‘I could be happy doing other things’

Five questions with Addgene’s Alanna Mitsopoulos
Laurel Oldach
May 19, 2021

When Alanna Mitsopoulos decided that her aspiration to become a forensic scientist was not practical for financial reasons, it spurred a lot of exploration — and she found that there were many jobs to consider.


Name: Alanna Mitsopolous

Current position: Viral vector senior technician, Addgene

Career path: Bachelor's degree, biochemistry and forensic science

First job outside of academia: Embryologist

Favorite molecule or protein: p30, a prostate-specific antigen used to detect semen at crime scenes

Mitsopoulos told ASBMB Today about her career path and her current role at the nonprofit AddGene, which catalogues and distributes plasmids for research. This interview has been condensed and edited.

Tell me about your scientific training?

I've been interested in science since middle school, when I did a women in science and engineering program. In college I did a biochemistry degree with a forensic science concentration. My senior year, I did an internship with the Boston Police Department crime lab, right at the time of all the scandals with the Massachusetts state labs. (Editor's note: In 2011 and 2013, two state forensic scientists were accused and later convicted of falsifying evidence in criminal cases and stealing confiscated drugs, respectively.) They actually just made a Netflix documentary on it. I'm watching it and thinking, "I remember this conversation happening!"

Wow. So what was your role?

The crime lab was considering switching to a different preliminary test to look for semen for sexual assault cases. They had a lot more to do because the state labs had shut down; with the backlog of evidence, they were trying to reduce false positives and avoid sending something out for secondary analysis that would come back without any DNA. There wasn't a lot of (comparative) research, so I dug really deep to find information on how the tests work so that after I left they could decide whether to switch.

First job after college?

To pursue forensic science, I would have needed to go to grad school, and I didn't have the money to do that right away. In exploring other careers, I realized that I could be happy doing other things; that's when I found embryology. I spent four years in an in vitro fertilization clinic, doing everything from egg retrieval to inseminating, assessing the embryos, and freezing or transferring them.

Now you're at Addgene. What do you do there?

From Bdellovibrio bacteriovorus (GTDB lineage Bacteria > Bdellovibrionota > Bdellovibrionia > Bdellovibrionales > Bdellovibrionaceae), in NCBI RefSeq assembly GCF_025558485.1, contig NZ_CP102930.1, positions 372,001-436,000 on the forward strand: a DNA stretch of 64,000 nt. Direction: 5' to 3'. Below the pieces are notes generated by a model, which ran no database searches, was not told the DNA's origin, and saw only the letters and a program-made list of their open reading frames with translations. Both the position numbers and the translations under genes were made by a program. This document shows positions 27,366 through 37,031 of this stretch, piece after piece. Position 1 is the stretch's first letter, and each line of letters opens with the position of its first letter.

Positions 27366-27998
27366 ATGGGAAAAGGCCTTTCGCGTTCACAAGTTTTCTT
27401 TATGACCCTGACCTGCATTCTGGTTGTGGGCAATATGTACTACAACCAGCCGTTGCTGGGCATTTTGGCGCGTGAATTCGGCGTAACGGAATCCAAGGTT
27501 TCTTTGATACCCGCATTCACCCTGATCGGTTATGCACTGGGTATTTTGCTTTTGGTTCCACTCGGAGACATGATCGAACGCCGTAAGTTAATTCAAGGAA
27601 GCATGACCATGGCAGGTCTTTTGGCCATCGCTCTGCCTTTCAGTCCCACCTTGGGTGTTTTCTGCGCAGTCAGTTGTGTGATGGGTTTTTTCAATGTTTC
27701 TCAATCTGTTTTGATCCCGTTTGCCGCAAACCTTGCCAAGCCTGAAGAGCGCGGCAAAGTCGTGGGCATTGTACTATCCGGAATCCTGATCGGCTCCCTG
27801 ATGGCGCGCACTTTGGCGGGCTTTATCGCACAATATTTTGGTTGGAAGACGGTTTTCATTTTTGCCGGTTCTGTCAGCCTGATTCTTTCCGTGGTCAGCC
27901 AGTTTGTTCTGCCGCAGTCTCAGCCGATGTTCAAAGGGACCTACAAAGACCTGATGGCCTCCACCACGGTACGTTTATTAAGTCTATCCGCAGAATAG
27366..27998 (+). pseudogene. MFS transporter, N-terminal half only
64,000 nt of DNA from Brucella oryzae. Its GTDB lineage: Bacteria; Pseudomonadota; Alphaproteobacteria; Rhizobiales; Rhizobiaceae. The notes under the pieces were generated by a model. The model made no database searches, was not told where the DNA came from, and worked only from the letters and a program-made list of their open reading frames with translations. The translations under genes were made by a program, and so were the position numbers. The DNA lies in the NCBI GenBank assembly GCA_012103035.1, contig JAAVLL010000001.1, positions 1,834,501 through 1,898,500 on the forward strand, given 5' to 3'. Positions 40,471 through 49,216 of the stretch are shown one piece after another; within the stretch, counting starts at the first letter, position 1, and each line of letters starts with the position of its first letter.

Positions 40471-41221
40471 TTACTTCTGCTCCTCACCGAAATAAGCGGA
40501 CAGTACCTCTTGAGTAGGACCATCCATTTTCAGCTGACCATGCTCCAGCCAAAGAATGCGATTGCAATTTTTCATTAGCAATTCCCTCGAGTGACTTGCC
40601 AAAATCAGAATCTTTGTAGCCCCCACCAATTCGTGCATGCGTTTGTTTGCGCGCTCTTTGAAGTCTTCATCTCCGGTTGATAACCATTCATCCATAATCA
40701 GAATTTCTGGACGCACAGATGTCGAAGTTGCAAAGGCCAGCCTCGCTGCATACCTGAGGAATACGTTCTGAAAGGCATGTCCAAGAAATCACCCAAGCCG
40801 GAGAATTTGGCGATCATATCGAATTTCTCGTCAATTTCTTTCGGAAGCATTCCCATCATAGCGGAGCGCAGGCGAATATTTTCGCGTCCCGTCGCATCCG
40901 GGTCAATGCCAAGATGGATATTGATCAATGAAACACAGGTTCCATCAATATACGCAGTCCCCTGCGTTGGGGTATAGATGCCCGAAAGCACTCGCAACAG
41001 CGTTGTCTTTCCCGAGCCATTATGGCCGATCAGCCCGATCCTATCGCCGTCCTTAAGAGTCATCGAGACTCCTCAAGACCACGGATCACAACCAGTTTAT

I'm part of the viral vector team; we produce readymade virus aliquots to make it easier for researchers. My average day involves culturing cells — those are always being taken care of — and following my virus prep through till the end: harvesting, purifying and concentrating the virus. Our team takes turns to do quality control checks; we're very proud of the way we handle quality control to confirm that we're sending the customer exactly what we say we are.

Advice for younger scientists?

Internships are the best way to get experience. But when that's not possible — because internships are hard to get, especially now — make yourself stand out in some way. Have your professors review your resume and your cover letter. And always look into the company that you're hoping to be a part of.

Enjoy reading ASBMB Today?

Become a member to receive the print edition monthly and the digital edition weekly.

Learn more
Laurel Oldach

Laurel Oldach is a science writer for the ASBMB.

Get the latest from ASBMB Today

Enter your email address, and we’ll send you a weekly email with recent articles, interviews and more.

Latest in Industry

Industry highlights or most popular articles

Getting information about industry

Getting information about industry

Jan. 14, 2022

After covering industry careers for more than two years, columnist Courtney Chandler is taking up a new beat. But here is some parting advice about informational interviews.

‘I could not ask for more’

‘I could not ask for more’

Jan. 7, 2022

“In the end, I would say it was not a challenge but an honor that after so much hard work we were able to develop a vaccine that works to treat patients.”

Top 10 most-read original stories
Editor's Note

Top 10 most-read original stories

Dec. 28, 2021

It's the end of the year, and you know what that means: It's time for newspapers, magazines and other publications to share their most-read lists. And we're no different.

More than a year's worth of 5 questions

More than a year's worth of 5 questions

Dec. 24, 2021

Over the past year and a half, our science writer talked to members who work in industry about their paths. Check out those short and sweet interviews.

Best of BMB in 2021

Best of BMB in 2021

Dec. 22, 2021

This subjective list reflects a field alive with discoveries driven by new computational tools and molecular techniques, recent advances in structural biology, and widespread interest in treating and preventing diseases.

Society news for December
Society News

Society news for December

Dec. 16, 2021

Find out everything that’s been going on lately at the American Society for Biochemistry and Molecular Biology.